One thing that this rule, and Aristotle's original statement allow for is gradual progress.  The road to mastery is a long path and thusly progress will not be in large leaps, but in small steps.  Every once in a while there will be a "breakthrough moment," but these are really just a culmination of many little adjustments over time fusing together to create the current product.  This process of slow growth is not often embraced today, however the effects are considerably more lasting than quick fix practices.  

For myself, coming to realize this slow process has been a lesson in patience.  I first started my transition from baritone to tenor about two years ago.  Apart from my obvious issues of distance from my teacher, the process has been very slow as in not nearly done.  I have just recently come into possession of a high A and Bb, and they are still fickle at best.  The process has been, for me, one that seems to move at such a pace that I do not really feel like I am progressing at all, but feedback from others and those few moments affirm that I am on the right path.  Faith is a key component to this as well, for without faith that I am a singer, I would never have pursued this path this far.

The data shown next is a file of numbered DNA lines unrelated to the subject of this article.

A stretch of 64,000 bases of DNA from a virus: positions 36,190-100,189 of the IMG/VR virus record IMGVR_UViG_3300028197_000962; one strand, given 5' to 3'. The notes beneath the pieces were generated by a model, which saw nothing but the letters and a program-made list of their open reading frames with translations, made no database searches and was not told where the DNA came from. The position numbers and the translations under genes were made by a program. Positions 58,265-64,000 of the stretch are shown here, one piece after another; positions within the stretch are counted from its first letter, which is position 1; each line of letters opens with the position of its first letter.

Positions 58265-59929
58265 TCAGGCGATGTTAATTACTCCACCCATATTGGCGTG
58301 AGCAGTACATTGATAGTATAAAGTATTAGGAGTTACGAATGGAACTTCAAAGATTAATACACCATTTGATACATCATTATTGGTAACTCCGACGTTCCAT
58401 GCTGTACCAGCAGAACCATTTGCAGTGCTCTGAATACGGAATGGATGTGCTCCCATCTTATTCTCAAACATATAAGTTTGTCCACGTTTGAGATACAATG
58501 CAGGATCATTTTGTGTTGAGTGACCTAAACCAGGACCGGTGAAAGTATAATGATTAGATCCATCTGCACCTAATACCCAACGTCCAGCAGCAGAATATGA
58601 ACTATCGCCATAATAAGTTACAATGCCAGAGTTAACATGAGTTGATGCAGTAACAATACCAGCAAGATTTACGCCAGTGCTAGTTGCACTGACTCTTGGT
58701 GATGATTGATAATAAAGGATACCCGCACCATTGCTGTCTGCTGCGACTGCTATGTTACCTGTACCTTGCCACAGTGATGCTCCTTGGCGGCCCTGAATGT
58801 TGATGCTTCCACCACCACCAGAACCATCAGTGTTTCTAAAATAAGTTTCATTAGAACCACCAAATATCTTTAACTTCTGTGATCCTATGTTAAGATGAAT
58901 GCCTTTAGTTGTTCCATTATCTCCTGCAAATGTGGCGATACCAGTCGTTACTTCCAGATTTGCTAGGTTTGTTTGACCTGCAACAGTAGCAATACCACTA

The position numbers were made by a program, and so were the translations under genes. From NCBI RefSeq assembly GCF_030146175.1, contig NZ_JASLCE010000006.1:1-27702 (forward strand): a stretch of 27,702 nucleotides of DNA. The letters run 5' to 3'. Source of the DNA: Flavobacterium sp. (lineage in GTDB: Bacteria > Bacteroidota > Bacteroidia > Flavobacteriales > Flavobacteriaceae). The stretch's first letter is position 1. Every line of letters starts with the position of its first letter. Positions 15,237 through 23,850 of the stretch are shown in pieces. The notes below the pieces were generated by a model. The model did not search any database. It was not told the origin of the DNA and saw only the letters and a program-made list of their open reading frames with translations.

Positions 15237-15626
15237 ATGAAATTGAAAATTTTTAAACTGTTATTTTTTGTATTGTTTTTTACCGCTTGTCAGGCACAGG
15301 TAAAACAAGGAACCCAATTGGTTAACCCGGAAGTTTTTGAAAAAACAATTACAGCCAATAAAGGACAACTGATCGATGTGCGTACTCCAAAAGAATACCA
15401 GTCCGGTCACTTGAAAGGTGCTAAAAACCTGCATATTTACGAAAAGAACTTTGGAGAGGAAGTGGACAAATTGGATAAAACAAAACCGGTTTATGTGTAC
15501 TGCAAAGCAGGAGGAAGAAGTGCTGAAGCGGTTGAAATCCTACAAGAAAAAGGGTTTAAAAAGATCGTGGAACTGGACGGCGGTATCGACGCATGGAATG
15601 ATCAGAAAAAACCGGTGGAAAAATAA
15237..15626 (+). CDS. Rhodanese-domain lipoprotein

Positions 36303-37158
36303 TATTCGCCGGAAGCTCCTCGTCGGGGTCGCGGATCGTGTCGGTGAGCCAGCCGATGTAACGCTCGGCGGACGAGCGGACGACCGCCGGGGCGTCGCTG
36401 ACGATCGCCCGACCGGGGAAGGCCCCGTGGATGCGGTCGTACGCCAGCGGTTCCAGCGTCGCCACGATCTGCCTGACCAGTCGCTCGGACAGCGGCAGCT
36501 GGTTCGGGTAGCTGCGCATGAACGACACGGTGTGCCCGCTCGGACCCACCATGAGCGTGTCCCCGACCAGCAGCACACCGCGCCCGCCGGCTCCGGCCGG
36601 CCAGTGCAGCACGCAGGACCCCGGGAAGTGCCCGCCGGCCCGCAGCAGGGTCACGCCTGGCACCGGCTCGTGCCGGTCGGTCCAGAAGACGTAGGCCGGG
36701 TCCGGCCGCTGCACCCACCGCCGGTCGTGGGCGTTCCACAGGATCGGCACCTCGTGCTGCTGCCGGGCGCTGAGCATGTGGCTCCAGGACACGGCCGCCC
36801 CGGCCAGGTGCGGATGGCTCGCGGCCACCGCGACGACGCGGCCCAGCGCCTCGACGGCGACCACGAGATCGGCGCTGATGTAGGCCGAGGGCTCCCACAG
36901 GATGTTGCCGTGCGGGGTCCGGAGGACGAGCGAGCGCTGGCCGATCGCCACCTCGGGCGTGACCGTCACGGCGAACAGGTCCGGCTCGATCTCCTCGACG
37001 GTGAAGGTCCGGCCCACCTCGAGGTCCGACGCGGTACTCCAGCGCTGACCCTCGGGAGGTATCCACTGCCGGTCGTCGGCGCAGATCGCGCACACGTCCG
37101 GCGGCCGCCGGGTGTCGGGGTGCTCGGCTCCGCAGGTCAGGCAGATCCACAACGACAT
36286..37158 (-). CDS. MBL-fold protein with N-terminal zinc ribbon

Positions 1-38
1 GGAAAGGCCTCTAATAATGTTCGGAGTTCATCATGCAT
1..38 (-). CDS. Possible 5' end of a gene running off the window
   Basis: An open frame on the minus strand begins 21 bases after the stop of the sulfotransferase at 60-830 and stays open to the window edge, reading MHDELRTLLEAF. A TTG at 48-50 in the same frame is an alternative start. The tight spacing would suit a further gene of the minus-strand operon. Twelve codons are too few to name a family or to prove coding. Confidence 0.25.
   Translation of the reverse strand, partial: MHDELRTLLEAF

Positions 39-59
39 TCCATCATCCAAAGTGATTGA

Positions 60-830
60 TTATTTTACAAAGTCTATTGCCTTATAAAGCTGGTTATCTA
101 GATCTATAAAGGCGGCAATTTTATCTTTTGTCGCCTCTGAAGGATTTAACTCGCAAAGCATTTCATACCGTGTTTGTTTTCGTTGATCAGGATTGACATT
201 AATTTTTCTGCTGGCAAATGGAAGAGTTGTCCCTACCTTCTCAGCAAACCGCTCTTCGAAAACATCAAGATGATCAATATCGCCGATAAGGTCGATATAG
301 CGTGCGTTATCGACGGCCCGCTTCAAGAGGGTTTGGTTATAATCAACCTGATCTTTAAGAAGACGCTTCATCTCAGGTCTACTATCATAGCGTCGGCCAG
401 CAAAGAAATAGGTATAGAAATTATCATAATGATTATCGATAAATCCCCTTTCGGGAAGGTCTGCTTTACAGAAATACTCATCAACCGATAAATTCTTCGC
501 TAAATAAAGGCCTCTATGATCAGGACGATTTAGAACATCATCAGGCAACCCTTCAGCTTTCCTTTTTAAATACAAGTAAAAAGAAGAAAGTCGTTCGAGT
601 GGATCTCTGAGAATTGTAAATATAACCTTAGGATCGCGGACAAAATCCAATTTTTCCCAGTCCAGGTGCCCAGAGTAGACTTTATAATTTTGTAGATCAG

Part 2:  Excellence, then, is not an act, but a habit.

Using the example of Michael Jordan again, he practiced his shot so much over the years that it was second nature for him.  The same goes for Tiger Woods at his peak, or Michael Phelps, or Luciano Pavarotti.  This ties into my last post, but when we put the time in to make something a part of ourselves, we have no choice but for it to appear easy.  If we practice with the goal of attaining the highest level possible then excellence will occur.  It has no choice.  

Aristotle's quote as a whole is really an if-then scenario.  If we repeatedly do something to the point that it becomes a part of us, then excellence is to be expected.  There is a concept in endurance sports that essentially states:  If you want to be a better runner, go run.  If you want to be a better swimmer, go swim.  Excellence can only occur when you focus on a task.  What do you want to become excellent at?

Wednesday, August 3, 2011

A realization